It is often overlooked that this episode begins with Jesus’ invitation to the three disciples to join him on the mountaintop to pray. A lot of ink has been spilled about why these three disciples are so intimately involved in the action of chapters 8 and 9, but a very simple answer may be that they have been selected as students of the first seminar on faith and discipleship. Jesus is literally showing them what he does—he prays. In Luke’s narrative Jesus’ prayer is intense and is sometimes the precursor of a divine manifestation. This was true at the time of Jesus’ baptism when during his prayer his Father affirmed him before all of the Baptist’s witnesses.
It is during the prayer that Jesus’ face is changed. The Greek text uses the term metamorphosis here, and later to describe the resurrected Jesus. In Hebrew anthropology the outer face is an expression of the inner man; the intensity of Jesus’ prayer allows his disciples to see the inner nature of the man they have been following and assisting. It is a true epiphany or theophany to use Biblical terms.
It is this manifestation of Jesus’ nature that constitutes the highlight of the event. The appearances of Moses and Elijah serve as visual connectors to the Hebrew heritage of faith: Moses the deliverer/law giver, and Elijah as the preaching/suffering prophet. Luke describes this three-way conversation with detail: they talked about Jesus’ own exodus and all that he would accomplish in Jerusalem. This sentence embodies an essential but elusive truth: that all that would happen to Jesus in Jerusalem, i.e., his ignominious passion and death upon the cross, was preordained in God’s plan, of a weave with Abraham (see Sunday’s first reading), Moses, and the prophets. This is not the last time Jesus would have a conversation like this; in Luke 24 Jesus spends the better part of a day making the same point to the two men on the road to Emmaus, who are shattered by the scandal of the cross.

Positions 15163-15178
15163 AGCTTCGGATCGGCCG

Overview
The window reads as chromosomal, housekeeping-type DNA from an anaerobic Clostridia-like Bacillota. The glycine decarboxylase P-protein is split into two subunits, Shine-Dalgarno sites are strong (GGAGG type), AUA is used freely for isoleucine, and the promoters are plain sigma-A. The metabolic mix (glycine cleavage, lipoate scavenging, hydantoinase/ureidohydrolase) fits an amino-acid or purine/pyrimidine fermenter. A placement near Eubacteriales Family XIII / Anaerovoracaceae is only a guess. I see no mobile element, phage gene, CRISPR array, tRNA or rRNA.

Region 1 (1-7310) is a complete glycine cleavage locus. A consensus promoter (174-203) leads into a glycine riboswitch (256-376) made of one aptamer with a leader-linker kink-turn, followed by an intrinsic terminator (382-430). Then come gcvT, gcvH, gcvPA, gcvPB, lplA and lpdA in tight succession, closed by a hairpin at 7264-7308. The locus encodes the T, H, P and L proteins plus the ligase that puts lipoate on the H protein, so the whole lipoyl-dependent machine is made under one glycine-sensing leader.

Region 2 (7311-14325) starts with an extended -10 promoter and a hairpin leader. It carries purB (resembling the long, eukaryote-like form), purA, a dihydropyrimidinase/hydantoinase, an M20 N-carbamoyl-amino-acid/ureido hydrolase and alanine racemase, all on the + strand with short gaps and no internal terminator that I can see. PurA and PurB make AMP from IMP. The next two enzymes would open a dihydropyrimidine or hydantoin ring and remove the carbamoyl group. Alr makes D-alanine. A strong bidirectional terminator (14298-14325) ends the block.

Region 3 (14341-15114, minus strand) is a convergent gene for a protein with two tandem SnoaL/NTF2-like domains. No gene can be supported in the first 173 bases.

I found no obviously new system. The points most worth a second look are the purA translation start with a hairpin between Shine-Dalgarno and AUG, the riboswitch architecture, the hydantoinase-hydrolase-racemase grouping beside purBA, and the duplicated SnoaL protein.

Waking from sleep, Peter attempts to prolong the moment, so to speak, by suggesting the construction of three tents or booths. This is a reference to the Feast of Tabernacles (Sukkot today) which marked God’s provisioning of the exiles in the desert and the hope of eschatological or future glory. Luke credits Peter with a good sense of Hebrew symbolism, but his sarcastic assessment that Peter “did not know what he was saying” is a rebuke to the fact that Peter slept through the prayer of Jesus or to the fact that Peter continued to call to Jesus as “Master” when the reader knows that Jesus has just revealed his divine nature and his plan…as Peter snored away. If this was a graduate school of discipleship, Peter got the “gentleman’s C.”
The miraculous cloud continues the epiphany of God, and it enfolds the disciples as if to take them way. Their fear or awe is the typical Lukan response to divine interventions, such as with Zechariah and Mary earlier in the narrative. Green notes that up to this point in Luke’s narrative only demons have orally identified Jesus correctly; here on the mountain God the Father gives the most powerful identification possible, with the stern command that Peter, James, and John (and all disciples and readers to follow) “listen to Him.”
After this remarkable experience, Luke reports that Jesus was “found alone.” From now on Jesus himself carries the fullness of his heritage and his Father’s everlasting truth. The disciples are silent. Like the two men in Emmaus, it is only after the Resurrection and the Pentecost events that all the pieces of the puzzle will fall together for them.